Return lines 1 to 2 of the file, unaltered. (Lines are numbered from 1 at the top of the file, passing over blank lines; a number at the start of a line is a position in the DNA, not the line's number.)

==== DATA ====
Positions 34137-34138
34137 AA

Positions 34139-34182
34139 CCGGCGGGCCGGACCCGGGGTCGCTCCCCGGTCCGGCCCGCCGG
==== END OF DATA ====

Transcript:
Positions 34137-34138
34137 AA